Now that you have had some practice with goal setting, we’ll turn to the topic of academic planning, which will provide you with a roadmap to achieving your goals. Some students come to college with clear direction; they know what they want to study, what jobs and careers they would like to enter after college, or whether they want to transfer. Others enter college as undecided (sometimes also called “undeclared” or “exploratory”), understanding that their experience with different academic subjects will help them make an academic choice. Still others start a program of study but are uncertain how that program can help them find a job later. Each of these situations is normal.

Programs of Study

Even before you have figured out your own purpose for college, you might be required to select a program of study, sometimes referred to as a major, in an area of study like psychology, engineering, education, or nursing. Every program of study includes required courses and electives. Required courses are the ones directly related to the area of study as well as general education courses such as college-level math and English courses. Electives are courses that you get to choose because they interest you. An electrical engineering major, for example, would be required to take courses related to that area of study, like Circuits and Systems, and general education courses like English and world history. The student can also choose electives such as music appreciation and fine arts. Although it’s hard to see the direct connection between some of the required courses and what you want to do with the rest of your life, you may discover potential areas of interest that you have never considered before, discover a new career path, and find a new sense of purpose.

Many students change their majors or programs of study as they better understand their strengths and weaknesses, learn more about career options, and become interested in different areas of study. Some colleges allow you to be undecided for a while or to select liberal arts as your major until you make a decision about what to study. An early selection does allow you to better plan which courses you need to take and with which instructors and students within your program to connect. An academic adviser or counselor can provide you with proper information and guidance to help you make the right academic decisions.

Even if you are ready to select a major, it’s a good idea to keep an open mind and consider your options. You might learn that the career you always dreamed of isn’t what you thought it would be at all. Working part-time or participating in co-curricular activities such as joining a student organization can help you make decisions and learn more about yourself in the process.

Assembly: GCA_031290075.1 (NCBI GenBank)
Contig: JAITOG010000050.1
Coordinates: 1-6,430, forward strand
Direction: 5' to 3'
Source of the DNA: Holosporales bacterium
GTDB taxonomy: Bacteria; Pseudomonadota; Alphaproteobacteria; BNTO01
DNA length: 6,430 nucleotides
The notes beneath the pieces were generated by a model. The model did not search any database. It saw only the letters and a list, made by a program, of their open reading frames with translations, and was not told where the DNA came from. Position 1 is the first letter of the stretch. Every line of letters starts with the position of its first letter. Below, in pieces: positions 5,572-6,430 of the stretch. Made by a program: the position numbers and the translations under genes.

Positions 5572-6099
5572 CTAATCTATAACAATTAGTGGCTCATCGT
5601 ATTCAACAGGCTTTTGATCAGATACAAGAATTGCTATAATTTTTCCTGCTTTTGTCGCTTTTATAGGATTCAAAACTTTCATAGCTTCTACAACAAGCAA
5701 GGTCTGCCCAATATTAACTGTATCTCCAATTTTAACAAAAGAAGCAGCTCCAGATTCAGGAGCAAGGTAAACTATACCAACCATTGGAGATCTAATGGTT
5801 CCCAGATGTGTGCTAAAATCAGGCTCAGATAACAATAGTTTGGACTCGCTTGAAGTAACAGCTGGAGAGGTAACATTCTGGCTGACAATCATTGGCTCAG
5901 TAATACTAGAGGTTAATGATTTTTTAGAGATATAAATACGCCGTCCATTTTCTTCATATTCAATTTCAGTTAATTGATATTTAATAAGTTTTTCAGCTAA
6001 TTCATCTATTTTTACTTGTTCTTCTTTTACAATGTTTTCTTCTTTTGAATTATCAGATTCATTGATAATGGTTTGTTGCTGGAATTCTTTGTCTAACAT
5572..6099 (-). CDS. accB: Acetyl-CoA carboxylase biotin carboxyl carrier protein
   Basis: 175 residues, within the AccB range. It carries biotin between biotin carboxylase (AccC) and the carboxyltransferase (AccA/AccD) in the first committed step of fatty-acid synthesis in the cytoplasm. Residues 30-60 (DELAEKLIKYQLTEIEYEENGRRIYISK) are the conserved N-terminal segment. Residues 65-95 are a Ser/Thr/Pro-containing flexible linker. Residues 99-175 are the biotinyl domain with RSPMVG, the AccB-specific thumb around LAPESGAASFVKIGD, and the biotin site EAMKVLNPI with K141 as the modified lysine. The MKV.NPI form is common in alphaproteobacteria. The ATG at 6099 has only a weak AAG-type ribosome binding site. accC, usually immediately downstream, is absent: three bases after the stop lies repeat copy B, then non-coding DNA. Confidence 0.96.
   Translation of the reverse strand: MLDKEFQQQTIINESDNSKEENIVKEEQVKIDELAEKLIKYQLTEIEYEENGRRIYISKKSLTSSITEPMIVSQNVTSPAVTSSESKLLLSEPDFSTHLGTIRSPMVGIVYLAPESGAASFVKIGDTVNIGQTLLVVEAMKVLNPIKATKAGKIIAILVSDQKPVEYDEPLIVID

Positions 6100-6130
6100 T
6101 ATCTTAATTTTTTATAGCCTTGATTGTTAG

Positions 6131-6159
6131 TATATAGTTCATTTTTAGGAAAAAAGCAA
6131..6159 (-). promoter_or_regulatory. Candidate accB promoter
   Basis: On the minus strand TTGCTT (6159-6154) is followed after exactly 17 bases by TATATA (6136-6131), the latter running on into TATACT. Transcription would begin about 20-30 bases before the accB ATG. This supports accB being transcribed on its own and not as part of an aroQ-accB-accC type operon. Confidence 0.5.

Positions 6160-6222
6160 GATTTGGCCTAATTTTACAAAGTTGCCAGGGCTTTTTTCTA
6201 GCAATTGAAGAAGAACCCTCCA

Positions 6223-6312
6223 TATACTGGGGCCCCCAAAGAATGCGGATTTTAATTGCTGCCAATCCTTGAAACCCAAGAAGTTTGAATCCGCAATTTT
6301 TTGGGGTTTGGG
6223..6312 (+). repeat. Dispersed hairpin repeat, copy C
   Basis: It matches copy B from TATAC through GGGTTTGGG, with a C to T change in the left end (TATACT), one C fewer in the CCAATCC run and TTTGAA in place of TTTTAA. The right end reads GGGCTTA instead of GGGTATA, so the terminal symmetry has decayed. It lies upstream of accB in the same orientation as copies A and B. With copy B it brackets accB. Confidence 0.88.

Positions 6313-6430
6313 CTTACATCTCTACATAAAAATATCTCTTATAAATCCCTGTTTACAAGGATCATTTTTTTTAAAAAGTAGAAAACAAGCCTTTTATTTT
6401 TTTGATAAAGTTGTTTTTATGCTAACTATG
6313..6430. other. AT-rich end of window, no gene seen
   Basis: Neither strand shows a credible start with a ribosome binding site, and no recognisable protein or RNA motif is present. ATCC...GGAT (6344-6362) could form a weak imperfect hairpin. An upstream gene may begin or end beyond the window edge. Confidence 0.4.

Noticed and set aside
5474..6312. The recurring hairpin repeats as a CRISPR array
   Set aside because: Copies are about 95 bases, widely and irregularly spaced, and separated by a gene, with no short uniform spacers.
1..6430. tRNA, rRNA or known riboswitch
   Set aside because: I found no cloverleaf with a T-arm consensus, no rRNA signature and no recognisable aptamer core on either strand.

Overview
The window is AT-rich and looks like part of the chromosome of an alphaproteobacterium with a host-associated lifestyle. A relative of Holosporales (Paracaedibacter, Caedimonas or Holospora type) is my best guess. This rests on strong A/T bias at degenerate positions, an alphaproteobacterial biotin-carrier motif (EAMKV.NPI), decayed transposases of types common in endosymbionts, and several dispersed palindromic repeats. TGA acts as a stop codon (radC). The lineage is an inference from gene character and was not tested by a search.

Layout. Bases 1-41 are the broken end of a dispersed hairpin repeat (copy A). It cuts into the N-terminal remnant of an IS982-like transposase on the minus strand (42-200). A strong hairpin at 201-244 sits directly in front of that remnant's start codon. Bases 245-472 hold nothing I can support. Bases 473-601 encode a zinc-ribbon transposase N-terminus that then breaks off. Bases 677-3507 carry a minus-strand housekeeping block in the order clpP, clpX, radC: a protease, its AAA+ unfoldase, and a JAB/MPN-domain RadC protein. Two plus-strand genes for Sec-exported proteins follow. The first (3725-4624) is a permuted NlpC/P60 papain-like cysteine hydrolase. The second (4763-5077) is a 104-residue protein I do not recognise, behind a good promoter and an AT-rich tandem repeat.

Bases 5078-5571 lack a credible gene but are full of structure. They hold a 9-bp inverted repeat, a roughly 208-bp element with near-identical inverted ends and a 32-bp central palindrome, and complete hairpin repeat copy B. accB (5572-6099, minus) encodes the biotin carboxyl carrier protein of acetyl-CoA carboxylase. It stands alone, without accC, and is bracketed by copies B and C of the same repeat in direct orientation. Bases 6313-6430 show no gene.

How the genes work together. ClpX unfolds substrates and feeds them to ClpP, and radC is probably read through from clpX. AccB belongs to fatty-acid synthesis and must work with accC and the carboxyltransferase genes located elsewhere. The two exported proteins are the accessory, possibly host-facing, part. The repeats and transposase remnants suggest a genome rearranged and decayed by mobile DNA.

Transfer Considerations


If you are planning to transfer to another college or university, it makes sense to choose your major early and select your courses based on the requirements of the college or university of your choice for transfer. Completing courses that you can transfer will help you save time and money. Most colleges that award associate degrees have a transfer center or, at the very least, a transfer counselor whose job is to provide academic advisement and prepare students for a successful transfer to another institution. All two-year colleges have agreements with four-year colleges and universities to ensure that their students can transfer their credits without difficulty. Some of the four-year colleges or universities even offer their degrees on the two-year college campus.

When you begin college, if you know that you will need to transfer, make sure that the courses you take will be transferablethat is, will be accepted for credit at the new college or university. Good academic planning involves an awareness that your major and career ultimately have to fit your interests, life preferences, personality, and overall life goals.

Connecting Programs of Study with Careers

Earlier in the chapter, we asked questions about why you are in college. Many students would immediately respond, “So I can get a good job or education for a specific career.” Yet some academic programs or majors do not lead directly to a particular career path or job. You actually can enter most career paths from any number of academic majors. Only a few technical or professional fieldssuch as accounting, nursing, and engineeringare tied to specific majors.

Exploring your interests is the best first step to identifying an academic major as well as career paths or jobs that are right for you. Here are some helpful strategies:



With two or three other students, discuss where you imagine working after college. Will you be employed in an office, a hospital, a studio, or a lab? Or will you be working outdoors? How can you use the environment in which you desire to work as motivation to get into the career of your choice? If any of your classmates already have careers, find out why and how they chose those careers. How do they feel about their work settings?

Working with an Academic Adviser


Academic planning is a necessary step in your college career, and it should be an ongoing process that starts early in your first term. An academic plan lists the courses you need to take and complete in your program of study to graduate with a degree. Before you register for classes next term, meet with your academic adviser. Your academic adviser can help you choose courses that are required, weigh career possibilities, and map out your degree or certificate requirements. Advisers can also recommend instructors and help you simplify the different aspects of your academic life. Here are a few ways to make sure that your first meeting with your adviser is a valuable experience:



Have you explored your college’s career center? If you haven’t made a visit, what are you waiting for?